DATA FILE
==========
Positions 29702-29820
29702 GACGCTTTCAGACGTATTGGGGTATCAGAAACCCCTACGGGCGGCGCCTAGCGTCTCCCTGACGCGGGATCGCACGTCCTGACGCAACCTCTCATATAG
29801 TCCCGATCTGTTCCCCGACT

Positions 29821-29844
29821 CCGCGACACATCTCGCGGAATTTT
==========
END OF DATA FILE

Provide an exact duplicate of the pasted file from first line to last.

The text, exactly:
Positions 29702-29820
29702 GACGCTTTCAGACGTATTGGGGTATCAGAAACCCCTACGGGCGGCGCCTAGCGTCTCCCTGACGCGGGATCGCACGTCCTGACGCAACCTCTCATATAG
29801 TCCCGATCTGTTCCCCGACT

Positions 29821-29844
29821 CCGCGACACATCTCGCGGAATTTT